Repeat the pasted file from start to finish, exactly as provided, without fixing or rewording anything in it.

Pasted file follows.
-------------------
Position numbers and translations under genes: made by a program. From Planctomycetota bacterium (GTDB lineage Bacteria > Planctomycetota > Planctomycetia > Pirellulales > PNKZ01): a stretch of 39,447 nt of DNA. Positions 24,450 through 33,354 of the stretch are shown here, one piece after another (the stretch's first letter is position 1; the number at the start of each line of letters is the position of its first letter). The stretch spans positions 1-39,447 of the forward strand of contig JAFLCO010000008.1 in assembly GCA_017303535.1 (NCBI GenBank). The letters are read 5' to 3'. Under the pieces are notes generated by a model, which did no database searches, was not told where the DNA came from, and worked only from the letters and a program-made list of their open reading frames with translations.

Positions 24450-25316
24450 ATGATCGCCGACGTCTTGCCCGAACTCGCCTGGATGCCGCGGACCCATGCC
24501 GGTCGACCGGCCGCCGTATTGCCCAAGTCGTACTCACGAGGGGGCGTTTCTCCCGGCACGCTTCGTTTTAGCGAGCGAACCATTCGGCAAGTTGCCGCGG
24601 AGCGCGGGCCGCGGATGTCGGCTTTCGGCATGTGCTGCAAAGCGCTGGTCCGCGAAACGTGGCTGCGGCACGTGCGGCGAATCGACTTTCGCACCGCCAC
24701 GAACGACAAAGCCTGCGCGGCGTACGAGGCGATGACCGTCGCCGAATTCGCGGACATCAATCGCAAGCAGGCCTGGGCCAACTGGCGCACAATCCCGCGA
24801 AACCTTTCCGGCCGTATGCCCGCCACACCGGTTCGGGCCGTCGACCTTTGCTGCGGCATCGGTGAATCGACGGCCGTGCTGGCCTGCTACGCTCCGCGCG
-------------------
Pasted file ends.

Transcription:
Position numbers and translations under genes: made by a program. From Planctomycetota bacterium (GTDB lineage Bacteria > Planctomycetota > Planctomycetia > Pirellulales > PNKZ01): a stretch of 39,447 nt of DNA. Positions 24,450 through 33,354 of the stretch are shown here, one piece after another (the stretch's first letter is position 1; the number at the start of each line of letters is the position of its first letter). The stretch spans positions 1-39,447 of the forward strand of contig JAFLCO010000008.1 in assembly GCA_017303535.1 (NCBI GenBank). The letters are read 5' to 3'. Under the pieces are notes generated by a model, which did no database searches, was not told where the DNA came from, and worked only from the letters and a program-made list of their open reading frames with translations.

Positions 24450-25316
24450 ATGATCGCCGACGTCTTGCCCGAACTCGCCTGGATGCCGCGGACCCATGCC
24501 GGTCGACCGGCCGCCGTATTGCCCAAGTCGTACTCACGAGGGGGCGTTTCTCCCGGCACGCTTCGTTTTAGCGAGCGAACCATTCGGCAAGTTGCCGCGG
24601 AGCGCGGGCCGCGGATGTCGGCTTTCGGCATGTGCTGCAAAGCGCTGGTCCGCGAAACGTGGCTGCGGCACGTGCGGCGAATCGACTTTCGCACCGCCAC
24701 GAACGACAAAGCCTGCGCGGCGTACGAGGCGATGACCGTCGCCGAATTCGCGGACATCAATCGCAAGCAGGCCTGGGCCAACTGGCGCACAATCCCGCGA
24801 AACCTTTCCGGCCGTATGCCCGCCACACCGGTTCGGGCCGTCGACCTTTGCTGCGGCATCGGTGAATCGACGGCCGTGCTGGCCTGCTACGCTCCGCGCG